I initially used to try speaking in a different language to them.  The first time I encountered a beach trader, I was young and very naive – only 21 so a wee baby really – and on my very first long-haul holiday to Mombasa. The young guy hawking his wares obviously realised I was not African (’twas not difficult, I was pasty white and blonde then), so they approached me and my partner and asked in English if I would like to buy whatever – I think it was a necklace. I replied in French (I had vaguely studied French as part of my college course) to say I did not speak English. He immediately replied in perfect French.  Which threw me.  As I had no idea what he said.  So I tried saying in Spanish that I did not understand him. Dammit if he then didn’t reply back in Spanish. I think if I had tried Japanese he would still have had an answer. Which, to be honest, you have to admire. These guys may not have a University degree nor do they have a well-paid full time job, but they can speak more languages than the majority of tourists to Kenya.

Back to the subject in question, however, as I have digressed slightly.  The reason for the new move to ban the beach traders is that the Kenya tourism ministers ‘want to ensure that tourists enjoy their time outside hotels instead of worrying about beach boys and girls who hassle them or steal from them’.

Now, I must admit, I have never worried that these people would snatch my camera or purse and run off, but I do resent the ‘in your face’ intrusion. And I am aware that I do have a quick temper, so when pushed with something like this, I do have to really control myself and not shout at them to go away.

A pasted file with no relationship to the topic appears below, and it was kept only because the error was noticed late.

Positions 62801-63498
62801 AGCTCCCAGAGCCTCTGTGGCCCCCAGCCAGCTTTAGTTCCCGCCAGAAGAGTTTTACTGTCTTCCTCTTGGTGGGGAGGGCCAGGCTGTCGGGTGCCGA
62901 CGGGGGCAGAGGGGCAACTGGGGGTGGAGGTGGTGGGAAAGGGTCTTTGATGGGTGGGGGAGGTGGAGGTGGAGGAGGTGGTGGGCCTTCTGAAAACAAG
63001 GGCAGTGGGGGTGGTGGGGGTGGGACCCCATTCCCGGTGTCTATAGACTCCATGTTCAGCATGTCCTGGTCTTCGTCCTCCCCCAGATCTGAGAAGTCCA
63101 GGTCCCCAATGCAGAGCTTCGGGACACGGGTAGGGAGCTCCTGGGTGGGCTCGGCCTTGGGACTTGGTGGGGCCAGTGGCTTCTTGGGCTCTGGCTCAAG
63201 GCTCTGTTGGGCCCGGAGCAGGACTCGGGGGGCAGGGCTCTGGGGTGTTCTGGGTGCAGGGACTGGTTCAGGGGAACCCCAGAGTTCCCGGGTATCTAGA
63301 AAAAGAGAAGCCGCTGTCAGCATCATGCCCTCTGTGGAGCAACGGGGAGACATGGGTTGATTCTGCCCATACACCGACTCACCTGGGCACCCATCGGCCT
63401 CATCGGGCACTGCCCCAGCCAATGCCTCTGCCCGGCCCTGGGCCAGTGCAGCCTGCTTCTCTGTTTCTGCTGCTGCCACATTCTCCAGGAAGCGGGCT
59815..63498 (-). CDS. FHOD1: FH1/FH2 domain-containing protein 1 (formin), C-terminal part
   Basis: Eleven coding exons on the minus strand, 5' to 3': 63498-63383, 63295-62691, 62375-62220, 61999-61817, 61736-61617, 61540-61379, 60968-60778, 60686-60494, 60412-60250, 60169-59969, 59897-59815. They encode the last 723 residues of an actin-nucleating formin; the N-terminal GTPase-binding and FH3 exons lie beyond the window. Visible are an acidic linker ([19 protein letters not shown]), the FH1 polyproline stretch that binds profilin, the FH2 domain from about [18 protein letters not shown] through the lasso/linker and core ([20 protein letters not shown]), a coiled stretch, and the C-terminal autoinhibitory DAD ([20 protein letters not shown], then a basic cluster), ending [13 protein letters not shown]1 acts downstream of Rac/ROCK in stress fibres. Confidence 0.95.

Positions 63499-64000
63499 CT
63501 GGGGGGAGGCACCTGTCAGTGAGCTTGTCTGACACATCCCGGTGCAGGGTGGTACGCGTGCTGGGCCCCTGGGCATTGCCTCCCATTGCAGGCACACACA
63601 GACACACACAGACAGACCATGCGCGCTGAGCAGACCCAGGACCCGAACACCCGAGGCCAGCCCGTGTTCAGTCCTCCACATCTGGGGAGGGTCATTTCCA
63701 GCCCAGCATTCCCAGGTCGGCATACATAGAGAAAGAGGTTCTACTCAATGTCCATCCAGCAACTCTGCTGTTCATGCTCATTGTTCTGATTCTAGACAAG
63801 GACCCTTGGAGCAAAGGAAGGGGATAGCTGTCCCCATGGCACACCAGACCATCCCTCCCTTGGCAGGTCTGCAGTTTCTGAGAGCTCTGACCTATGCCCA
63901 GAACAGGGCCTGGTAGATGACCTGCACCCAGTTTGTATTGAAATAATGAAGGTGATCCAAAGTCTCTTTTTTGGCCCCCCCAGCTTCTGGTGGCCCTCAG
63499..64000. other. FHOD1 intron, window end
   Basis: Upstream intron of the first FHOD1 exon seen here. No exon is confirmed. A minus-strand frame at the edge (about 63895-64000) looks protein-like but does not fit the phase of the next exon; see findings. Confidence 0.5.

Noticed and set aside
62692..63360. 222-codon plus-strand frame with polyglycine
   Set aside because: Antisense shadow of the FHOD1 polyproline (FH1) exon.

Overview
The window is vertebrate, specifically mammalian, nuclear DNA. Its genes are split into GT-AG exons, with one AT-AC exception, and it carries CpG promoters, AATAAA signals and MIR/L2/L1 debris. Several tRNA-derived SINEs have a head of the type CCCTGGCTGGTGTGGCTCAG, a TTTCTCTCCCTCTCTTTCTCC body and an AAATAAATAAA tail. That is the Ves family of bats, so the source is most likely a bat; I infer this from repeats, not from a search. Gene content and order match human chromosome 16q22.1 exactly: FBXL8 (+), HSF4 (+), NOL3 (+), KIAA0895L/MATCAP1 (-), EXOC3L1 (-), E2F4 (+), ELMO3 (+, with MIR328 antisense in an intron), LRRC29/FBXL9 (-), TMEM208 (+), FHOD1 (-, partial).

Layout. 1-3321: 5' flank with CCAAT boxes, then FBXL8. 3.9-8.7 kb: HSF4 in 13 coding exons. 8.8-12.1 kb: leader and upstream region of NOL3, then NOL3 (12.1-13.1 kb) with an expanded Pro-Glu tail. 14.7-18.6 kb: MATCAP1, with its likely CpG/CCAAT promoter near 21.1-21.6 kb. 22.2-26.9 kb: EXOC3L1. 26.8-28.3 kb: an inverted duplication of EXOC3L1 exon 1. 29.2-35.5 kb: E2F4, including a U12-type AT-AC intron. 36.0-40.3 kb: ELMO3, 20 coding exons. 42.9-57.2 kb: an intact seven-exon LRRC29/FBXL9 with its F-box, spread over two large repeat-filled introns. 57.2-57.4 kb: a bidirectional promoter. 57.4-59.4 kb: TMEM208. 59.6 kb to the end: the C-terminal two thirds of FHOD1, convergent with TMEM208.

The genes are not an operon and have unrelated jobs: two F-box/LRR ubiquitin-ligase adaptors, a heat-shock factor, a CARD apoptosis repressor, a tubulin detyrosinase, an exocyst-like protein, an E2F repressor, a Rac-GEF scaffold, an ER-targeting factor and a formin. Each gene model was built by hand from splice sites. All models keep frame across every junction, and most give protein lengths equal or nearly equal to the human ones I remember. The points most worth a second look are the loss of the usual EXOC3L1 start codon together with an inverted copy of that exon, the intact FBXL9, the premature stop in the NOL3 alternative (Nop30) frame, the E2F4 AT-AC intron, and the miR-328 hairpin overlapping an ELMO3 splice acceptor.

I find now the best approach is to act completely deaf. If you totally avoid all eye contact, and do not respond at all (and yes, we are all brought up not to ignore people as it is rude, but this does seem to be the only approach that works), they will soon get bored with trying to engage you in a conversation, and wander off to find another tourist who may not be as resolutely stubborn as me.  Even if you say ‘no thank you’ you have engaged them in a conversation – so you are ‘fair game’ for them to try to elicit more words out of you.

Personally, I think that beach traders do have a place still on the Kenyan beaches.  As long as they learn to respect that if they are ignored, to just go away. Sometimes, they may be selling something that people would want as a souvenir, and having bought from someone local and bartered on the price is more of a souvenir and holiday experience than buying it from the hotel curio shop would be!  It is their livelihood too, so by banning them they will either only go and sell somewhere else, or heaven forbid, they may turn to other ways to ‘make’ their income.

Maybe one solution would be for hotels to have licenced operators on their private stretch of beach, and inform their guests that this is the case – which would maybe stop tourists feeling they are being threatened if approached – the traders are just an ‘extension’ to the hotel services. And the traders work to rules, and anyone who breaks these rules is not allowed to trade with the hotel anymore.  I understand that this approach is also being considered as an option by tourism ministers, so fingers crossed this could be the answer.

Beach traders